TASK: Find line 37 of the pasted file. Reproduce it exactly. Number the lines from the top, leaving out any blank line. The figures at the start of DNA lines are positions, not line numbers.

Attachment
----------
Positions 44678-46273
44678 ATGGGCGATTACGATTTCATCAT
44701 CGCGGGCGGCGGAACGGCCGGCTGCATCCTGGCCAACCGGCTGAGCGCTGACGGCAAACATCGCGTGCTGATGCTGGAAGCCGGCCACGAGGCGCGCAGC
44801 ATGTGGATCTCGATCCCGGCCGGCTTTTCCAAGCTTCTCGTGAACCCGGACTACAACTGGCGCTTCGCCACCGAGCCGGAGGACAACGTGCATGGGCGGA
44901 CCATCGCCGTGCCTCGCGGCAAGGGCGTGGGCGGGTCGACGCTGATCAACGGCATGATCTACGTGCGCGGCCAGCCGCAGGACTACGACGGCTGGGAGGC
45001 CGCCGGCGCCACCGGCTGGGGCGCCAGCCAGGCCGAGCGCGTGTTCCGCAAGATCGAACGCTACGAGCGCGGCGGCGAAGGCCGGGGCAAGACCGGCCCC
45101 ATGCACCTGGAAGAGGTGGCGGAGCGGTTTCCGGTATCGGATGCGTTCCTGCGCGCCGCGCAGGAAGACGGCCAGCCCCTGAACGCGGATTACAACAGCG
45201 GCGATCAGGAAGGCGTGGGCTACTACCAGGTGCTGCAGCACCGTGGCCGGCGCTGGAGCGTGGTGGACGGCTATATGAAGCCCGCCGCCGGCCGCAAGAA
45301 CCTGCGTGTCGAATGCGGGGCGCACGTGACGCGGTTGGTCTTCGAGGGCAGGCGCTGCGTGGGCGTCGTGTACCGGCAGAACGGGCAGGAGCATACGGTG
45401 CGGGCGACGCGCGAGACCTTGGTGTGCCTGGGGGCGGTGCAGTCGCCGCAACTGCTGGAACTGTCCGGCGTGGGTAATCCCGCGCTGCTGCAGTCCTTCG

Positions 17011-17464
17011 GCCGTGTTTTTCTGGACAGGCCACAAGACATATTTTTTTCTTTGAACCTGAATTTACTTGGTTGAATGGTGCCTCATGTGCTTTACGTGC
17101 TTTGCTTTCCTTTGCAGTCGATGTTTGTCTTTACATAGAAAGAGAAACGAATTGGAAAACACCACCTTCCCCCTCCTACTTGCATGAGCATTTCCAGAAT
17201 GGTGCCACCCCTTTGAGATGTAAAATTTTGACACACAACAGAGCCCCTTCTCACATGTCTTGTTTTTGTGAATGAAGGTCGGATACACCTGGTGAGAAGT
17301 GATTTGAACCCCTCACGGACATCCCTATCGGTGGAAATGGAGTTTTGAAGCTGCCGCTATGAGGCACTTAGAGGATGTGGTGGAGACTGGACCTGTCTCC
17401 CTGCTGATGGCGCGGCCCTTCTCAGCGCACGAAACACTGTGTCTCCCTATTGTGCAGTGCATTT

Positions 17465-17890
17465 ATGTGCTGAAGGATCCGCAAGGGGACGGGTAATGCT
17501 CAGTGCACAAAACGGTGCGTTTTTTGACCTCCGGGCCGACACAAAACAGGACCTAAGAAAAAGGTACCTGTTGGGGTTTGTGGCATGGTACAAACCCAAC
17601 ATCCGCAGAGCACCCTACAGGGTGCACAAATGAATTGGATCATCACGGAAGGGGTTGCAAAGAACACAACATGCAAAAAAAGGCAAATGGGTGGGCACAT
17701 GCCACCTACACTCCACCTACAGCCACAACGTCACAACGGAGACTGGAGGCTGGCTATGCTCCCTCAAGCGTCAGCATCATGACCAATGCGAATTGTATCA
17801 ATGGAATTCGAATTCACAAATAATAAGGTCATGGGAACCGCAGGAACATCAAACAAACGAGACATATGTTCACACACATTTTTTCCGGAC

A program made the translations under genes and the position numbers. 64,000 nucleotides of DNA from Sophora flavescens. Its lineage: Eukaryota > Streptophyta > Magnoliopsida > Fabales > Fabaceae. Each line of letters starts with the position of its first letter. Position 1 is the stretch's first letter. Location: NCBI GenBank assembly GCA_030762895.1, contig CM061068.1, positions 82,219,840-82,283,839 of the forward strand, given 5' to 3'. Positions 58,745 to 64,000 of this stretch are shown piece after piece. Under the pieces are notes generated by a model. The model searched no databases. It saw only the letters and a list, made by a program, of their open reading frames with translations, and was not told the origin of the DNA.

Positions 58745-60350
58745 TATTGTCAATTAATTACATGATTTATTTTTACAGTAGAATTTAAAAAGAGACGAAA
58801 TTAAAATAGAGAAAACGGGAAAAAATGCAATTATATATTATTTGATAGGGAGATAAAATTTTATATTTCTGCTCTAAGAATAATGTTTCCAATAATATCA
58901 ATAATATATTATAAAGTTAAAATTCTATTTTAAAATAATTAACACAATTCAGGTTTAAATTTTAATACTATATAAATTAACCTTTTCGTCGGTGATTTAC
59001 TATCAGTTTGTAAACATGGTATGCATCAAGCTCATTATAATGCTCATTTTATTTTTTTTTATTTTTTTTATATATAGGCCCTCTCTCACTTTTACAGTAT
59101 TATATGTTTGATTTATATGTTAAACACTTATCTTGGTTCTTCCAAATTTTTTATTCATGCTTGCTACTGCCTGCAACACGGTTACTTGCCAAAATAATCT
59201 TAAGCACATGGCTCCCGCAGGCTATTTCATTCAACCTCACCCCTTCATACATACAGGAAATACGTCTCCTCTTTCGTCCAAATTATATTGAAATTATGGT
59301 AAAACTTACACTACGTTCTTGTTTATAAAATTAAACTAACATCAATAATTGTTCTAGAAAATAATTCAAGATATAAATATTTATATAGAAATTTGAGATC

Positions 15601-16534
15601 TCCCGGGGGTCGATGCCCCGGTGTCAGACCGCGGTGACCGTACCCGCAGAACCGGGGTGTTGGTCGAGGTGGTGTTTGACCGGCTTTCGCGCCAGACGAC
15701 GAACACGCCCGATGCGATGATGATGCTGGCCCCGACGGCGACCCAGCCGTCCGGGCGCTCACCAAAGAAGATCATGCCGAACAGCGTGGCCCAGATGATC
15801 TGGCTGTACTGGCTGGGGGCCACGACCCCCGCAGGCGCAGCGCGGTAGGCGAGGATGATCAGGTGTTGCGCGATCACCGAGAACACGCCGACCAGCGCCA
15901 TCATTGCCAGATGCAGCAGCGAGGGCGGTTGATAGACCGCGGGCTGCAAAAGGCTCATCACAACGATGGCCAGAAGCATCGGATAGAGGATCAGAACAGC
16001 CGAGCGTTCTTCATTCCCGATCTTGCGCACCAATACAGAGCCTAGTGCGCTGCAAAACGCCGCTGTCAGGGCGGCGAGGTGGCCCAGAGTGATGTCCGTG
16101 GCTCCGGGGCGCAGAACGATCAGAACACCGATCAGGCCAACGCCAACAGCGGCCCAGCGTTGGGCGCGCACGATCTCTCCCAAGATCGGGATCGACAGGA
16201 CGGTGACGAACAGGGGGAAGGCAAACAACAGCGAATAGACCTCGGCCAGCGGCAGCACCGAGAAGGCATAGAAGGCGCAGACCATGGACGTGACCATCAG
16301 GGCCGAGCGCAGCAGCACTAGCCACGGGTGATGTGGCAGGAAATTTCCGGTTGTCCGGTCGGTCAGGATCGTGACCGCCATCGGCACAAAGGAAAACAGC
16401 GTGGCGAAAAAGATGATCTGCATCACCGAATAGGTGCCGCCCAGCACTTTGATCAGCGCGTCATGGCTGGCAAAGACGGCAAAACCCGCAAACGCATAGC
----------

16001 CGAGCGTTCTTCATTCCCGATCTTGCGCACCAATACAGAGCCTAGTGCGCTGCAAAACGCCGCTGTCAGGGCGGCGAGGTGGCCCAGAGTGATGTCCGTG